Wednesday, January 18, 2012

Mid-Laugh Crisis

After turning 40, there was one thing that dramatically changed in my life: 
I wanted to be loved more than respected. 



Fyodor Dostoevsky (1821 - 1881) is quoted as saying "If you want to be respected by others the great thing is to respect yourself. Only by that, only by self-respect will you compel others to respect you." 




That's the easy part. The hard part is letting go of the need for it in the first place, in yourself and in others. Letting go of this need is not a lack of respect, it's a grander, universal respect for all existence, to which you undeniably belong. Once that kicks in, this pesky little ego-thing that so many of us have talked, and talked, and talked, and talked, and unfortunately, talked so much about, vanishes. 



It's easy to denounce things we do not understand as being evil or simply less deserving of our interest and intellectual prowess when so many other concepts rank supreme in the ego department. Saving the world. Saving ourselves. Anything less is blasphemous hedonism!  



Ludwig Wittgenstein observed that "a serious and good philosophical work could be written that would consist entirely of jokes."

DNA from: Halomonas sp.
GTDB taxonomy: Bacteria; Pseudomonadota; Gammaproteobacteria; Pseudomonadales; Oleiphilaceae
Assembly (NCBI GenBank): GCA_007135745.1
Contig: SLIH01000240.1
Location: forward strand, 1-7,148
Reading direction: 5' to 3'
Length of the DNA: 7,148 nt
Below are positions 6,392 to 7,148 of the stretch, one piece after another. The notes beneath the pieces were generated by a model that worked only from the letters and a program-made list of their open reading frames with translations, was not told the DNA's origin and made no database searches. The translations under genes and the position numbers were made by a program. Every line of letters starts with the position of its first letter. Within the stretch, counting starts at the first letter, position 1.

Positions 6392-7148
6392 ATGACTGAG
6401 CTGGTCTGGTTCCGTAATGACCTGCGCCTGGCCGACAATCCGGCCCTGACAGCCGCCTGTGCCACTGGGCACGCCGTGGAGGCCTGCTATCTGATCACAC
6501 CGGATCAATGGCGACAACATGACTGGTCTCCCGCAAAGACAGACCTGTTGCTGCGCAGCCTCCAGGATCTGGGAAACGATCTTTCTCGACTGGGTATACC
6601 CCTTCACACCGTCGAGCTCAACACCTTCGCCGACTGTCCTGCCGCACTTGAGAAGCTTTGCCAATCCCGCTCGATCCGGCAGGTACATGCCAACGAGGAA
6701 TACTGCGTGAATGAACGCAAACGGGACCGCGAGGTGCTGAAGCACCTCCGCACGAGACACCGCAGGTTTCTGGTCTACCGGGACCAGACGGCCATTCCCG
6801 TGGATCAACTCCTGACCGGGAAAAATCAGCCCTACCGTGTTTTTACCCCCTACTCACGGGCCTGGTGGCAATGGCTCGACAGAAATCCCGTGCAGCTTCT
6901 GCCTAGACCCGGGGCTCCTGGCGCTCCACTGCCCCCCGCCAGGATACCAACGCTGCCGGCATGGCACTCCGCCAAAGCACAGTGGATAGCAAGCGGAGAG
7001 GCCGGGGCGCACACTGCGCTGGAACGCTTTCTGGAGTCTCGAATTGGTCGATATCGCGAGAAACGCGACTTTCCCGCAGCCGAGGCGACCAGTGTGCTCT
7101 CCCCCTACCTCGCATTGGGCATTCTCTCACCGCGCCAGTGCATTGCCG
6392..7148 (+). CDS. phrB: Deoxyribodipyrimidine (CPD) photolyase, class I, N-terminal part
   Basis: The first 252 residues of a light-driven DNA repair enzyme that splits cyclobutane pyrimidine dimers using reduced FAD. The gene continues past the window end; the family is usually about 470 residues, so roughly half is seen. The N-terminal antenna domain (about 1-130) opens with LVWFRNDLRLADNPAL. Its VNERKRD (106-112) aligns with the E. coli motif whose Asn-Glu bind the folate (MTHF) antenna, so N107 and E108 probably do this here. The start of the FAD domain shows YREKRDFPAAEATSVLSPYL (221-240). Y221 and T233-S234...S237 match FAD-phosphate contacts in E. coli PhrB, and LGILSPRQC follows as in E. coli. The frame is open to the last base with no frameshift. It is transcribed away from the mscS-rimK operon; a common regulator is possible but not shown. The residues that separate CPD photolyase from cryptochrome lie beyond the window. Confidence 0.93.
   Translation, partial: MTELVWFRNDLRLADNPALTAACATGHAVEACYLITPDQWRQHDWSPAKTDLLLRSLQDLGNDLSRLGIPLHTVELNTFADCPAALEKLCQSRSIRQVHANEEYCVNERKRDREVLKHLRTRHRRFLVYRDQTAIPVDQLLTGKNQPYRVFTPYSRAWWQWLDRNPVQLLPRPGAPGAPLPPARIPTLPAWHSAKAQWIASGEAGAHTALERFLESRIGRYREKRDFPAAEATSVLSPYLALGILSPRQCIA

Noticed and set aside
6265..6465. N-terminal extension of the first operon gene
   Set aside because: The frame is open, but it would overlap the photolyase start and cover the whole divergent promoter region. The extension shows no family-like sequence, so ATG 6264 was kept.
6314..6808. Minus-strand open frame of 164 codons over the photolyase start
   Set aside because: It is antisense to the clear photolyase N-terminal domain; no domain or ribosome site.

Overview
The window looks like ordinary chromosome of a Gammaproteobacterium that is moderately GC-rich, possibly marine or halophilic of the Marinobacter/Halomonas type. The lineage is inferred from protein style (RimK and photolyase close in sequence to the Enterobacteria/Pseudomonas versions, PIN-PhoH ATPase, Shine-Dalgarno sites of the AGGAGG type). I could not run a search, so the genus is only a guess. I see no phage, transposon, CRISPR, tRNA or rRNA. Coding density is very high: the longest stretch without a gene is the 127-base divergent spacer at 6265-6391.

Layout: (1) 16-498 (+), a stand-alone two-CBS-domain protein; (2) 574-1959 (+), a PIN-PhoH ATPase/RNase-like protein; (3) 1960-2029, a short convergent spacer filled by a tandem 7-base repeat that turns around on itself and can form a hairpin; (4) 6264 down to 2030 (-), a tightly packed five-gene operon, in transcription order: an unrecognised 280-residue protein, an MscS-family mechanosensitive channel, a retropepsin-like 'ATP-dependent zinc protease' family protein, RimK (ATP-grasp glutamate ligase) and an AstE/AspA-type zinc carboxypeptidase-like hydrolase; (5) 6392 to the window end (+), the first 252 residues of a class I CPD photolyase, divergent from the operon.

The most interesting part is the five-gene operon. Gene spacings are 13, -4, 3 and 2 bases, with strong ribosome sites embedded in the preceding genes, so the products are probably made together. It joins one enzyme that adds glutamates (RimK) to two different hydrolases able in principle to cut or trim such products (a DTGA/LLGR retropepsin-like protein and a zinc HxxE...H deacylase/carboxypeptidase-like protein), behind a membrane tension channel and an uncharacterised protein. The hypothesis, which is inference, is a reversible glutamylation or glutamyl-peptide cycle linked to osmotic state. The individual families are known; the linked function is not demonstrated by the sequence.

I aim to publish that work.



A Mid-Laugh Crisis (the good kind) kicks in after self-pattern recognition, after the self-adjustments, self-barganing, and self-blaming dissolves. Having a Mid-Laugh Crisis is about self-liberating, self-freeing, and simply, self-being. We never truly understand anything we've ever seen or done or thought until we see or do or think something different. 



Unless we challenge our reactions and thoughts and beliefs back to the starting point of our own remembered or felt existence, we only know how we react, not act. I think the 2nd act is undeniably my favorite part of a lifetime. 


With nowhere to really go, you just take a leisurely stroll back in the opposite direction. You noticed so many things. Life is somehow funnier. You're still here - for now. Might as well have some fun with it. As cliché as this sounds, this time, you actually do stop to smell the roses. 




Then, you pick up all your favorite fairy tales and live 


Happily Ever After. 



Until you don't...











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